Presentation on theme: "MacIntyre’s Positive Account of the Virtues"— Presentation transcript:
1 MacIntyre’s Positive Account of the Virtues Ways in which it is not Aristotelian:Gives up “Metaphysical Biology”Gives up Close Connection to the Political Structure of the Athenian city-state;Gives up Strong Doctrine of the Unity of the VirtuesCore Conception of the VirtuesPracticesNarrativesTraditions
2 MacIntyre’s Definition of a Practice “By a practice I am going to mean any coherent and complex form of socially established cooperative human activity through which goods internal to that form of activity are realized in the course of trying to achieve those standards of excellence which are appropriate to, and partially definitive of, that form of activity, with the result that human powers to achieve excellence, and human conceptions of the ends and goods involved, are systematically extended.”Alasdair MacIntyre, After Virtue, 3d ed. (Notre Dame, IN: University of Notre Dame Press, 2007), 187.
3 Practices are: Coherent and complex Socially Established human activity (through which)Goods internal to that form of activity (are realized)In the course of trying to achieve those standards of excellence (appropriate to and partially definitive of those powers with the result that)Human powers to achieve excellence and human conceptions of ends and goods are systematically extended.
4 Practices vs. Not Practices ChessGame of FootballArchitectureFarmingPhysicsHistoryPaintingMusicPoliticsNot PracticesTic-tac-toeThrowing football with skillBrick-layingPlanting turnips
5 Features of Practices Their relation to authority. The paradox of creativity and improvisationPractices are not sets of technical skills.No fixed end—end is extended and transformedPractices are not to be confused with their institutional settings.Practices require institutions, but are not identical with them.
6 Internal and External Goods Internal GoodsFound only within practicesCan be identified only by those within practicesNot scarce–hence not objects of competitionExternal GoodsScarceAvailable outside practicesExamples:PrestigeStatusMoney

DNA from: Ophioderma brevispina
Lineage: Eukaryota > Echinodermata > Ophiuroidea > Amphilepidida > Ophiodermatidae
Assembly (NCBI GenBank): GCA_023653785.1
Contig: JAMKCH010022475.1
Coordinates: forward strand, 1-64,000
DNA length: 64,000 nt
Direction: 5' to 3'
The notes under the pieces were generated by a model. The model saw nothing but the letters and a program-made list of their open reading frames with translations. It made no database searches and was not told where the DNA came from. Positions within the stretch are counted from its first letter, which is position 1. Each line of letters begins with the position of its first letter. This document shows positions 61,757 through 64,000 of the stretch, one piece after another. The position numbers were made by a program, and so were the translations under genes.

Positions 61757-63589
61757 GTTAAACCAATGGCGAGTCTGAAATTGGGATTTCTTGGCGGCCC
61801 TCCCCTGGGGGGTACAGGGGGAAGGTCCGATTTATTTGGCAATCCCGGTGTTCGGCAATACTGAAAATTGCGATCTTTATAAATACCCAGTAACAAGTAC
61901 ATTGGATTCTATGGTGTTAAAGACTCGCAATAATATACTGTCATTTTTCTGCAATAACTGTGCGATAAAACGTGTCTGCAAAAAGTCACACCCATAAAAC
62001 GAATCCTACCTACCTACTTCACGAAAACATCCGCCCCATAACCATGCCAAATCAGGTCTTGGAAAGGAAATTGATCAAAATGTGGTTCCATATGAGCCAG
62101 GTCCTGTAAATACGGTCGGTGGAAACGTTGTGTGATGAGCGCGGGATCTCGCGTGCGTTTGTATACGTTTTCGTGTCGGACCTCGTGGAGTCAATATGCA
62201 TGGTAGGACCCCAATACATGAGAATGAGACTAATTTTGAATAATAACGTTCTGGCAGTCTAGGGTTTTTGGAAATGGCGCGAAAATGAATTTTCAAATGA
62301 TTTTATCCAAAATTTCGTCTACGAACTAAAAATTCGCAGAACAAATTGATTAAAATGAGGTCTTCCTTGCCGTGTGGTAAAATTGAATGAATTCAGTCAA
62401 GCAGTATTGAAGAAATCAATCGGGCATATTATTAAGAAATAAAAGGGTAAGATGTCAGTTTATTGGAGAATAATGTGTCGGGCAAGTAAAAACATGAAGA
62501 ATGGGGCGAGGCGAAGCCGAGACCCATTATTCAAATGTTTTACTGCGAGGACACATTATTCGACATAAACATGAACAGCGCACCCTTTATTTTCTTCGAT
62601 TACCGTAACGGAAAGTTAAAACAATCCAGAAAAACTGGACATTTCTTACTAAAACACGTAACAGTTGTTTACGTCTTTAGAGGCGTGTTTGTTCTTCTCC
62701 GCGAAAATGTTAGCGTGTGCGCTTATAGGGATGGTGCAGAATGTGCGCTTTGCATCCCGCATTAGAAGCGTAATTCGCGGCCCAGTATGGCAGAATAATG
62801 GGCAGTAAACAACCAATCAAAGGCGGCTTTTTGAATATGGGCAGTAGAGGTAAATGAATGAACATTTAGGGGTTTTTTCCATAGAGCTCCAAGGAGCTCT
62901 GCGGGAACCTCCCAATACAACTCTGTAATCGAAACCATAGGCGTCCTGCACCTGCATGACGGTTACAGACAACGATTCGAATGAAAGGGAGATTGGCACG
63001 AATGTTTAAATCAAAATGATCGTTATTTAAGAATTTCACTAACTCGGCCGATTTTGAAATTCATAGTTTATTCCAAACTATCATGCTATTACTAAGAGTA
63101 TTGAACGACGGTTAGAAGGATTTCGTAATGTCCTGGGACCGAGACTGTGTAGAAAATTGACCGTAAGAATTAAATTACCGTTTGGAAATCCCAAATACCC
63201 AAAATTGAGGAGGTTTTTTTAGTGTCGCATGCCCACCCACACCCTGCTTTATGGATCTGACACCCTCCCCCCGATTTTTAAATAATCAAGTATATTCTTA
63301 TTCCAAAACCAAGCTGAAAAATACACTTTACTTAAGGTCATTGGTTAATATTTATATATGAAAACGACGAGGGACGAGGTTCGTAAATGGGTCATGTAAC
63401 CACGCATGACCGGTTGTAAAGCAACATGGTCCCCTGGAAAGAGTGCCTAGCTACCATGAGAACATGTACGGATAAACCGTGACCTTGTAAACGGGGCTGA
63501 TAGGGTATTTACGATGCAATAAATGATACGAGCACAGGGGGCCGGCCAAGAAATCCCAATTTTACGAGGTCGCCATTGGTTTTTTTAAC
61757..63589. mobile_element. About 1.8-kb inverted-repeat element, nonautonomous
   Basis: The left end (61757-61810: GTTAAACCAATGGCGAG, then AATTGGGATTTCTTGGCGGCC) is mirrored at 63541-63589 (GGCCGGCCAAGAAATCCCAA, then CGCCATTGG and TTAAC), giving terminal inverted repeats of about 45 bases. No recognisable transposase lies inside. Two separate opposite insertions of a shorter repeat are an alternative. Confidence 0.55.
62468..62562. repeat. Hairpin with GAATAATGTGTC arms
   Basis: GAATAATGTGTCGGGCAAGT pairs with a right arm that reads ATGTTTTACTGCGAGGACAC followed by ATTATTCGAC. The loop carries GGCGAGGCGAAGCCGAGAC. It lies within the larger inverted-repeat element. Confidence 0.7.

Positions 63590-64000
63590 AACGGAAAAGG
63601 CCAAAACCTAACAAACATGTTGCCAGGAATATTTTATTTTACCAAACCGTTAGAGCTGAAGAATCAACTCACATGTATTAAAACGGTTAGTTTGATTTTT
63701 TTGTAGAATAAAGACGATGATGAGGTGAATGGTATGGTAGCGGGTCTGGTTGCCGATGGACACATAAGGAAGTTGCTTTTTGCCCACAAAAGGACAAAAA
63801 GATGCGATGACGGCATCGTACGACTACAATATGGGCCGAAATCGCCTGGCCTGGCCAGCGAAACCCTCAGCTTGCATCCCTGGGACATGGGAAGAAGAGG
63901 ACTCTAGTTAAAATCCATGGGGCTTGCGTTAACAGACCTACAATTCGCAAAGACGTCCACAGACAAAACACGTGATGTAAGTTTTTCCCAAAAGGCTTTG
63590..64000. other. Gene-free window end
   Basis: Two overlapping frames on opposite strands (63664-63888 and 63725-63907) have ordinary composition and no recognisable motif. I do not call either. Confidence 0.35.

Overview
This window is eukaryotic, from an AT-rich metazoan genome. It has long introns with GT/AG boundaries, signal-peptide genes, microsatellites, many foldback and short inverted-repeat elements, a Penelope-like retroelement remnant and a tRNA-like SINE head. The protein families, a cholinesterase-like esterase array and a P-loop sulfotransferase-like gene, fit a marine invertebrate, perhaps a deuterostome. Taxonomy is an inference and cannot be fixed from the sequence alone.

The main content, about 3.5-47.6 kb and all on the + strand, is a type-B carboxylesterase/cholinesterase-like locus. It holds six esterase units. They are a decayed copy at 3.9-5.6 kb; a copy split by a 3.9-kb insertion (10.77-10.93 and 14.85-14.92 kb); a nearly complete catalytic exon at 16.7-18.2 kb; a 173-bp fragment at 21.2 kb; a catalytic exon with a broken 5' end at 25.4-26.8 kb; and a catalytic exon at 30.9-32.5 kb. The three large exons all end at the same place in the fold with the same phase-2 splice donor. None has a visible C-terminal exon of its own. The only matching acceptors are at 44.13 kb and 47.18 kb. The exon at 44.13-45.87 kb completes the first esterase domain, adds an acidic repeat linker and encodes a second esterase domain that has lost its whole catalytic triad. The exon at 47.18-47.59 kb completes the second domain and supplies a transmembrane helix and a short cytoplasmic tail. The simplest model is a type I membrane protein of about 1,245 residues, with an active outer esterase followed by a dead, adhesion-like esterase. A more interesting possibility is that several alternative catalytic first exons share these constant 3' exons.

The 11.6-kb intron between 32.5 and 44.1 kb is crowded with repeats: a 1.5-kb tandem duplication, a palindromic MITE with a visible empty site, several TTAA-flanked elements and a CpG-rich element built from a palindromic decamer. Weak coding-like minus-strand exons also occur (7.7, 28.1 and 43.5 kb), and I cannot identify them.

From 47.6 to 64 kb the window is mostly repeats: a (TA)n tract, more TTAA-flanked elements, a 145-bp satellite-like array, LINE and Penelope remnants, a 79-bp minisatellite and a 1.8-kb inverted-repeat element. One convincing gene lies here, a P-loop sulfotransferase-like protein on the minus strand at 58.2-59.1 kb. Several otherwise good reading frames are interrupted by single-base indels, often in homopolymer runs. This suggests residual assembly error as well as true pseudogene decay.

7 Defining Virtue in relation to practices “A virtue is an acquired human quality the possession and exercise of which tends to enable us to achieve those goods which are internal to practices and the lack of which effectively prevents us from achieving any such goods.”Alasdair MacIntyre, After Virtue, 3d ed. (Notre Dame, IN: University of Notre Dame Press, 2007), 191.
8 How Are Virtues Related to Practices? 1) Virtues define our relation to others in practices.2) Virtues define our relation to past participants in practices.3) Virtues allow us to resist the corruption of practices by institutions.
9 MacIntyre’s Most Important Insight (According to him) “Consider the example of a highly intelligent seven-year-old child whom I wish to teach to play chess, although the child has no particular desire to learn the game. The child does, however, have a very strong desire for candy and little chance of obtaining it. I therefore tell the child that if the child will play chess with me once a week I will give the child 50 cents worth of candy; moreover I tell the child that I will always play in such a way that it will be difficult, but not impossible, for the child to win and that, if the child wins, the child will receive an extra 50 cents worth of candy. Thus motivated the child plays and plays to win. Notice however that, so long as it is the candy alone which provides the child with a good reason for playing chess, the child has no reason not to cheat and every reason to cheat, provided he or she can do so successfully. But, so we may hope, there will come a time when the child will find in those goods specific to chess, in the achievement of a certain highly particular kind of analytical skill, strategic imagination and competitive intensity, a new set of reasons, reasons now not just for winning on a particular occasion, but for trying to excel in whatever way the game of chess demands. Now if the child cheats, he or she will be defeating not me, but himself or herself.”Alasdair MacIntyre, After Virtue, 3d ed. (Notre Dame, IN: University of Notre Dame Press, 2007), 188.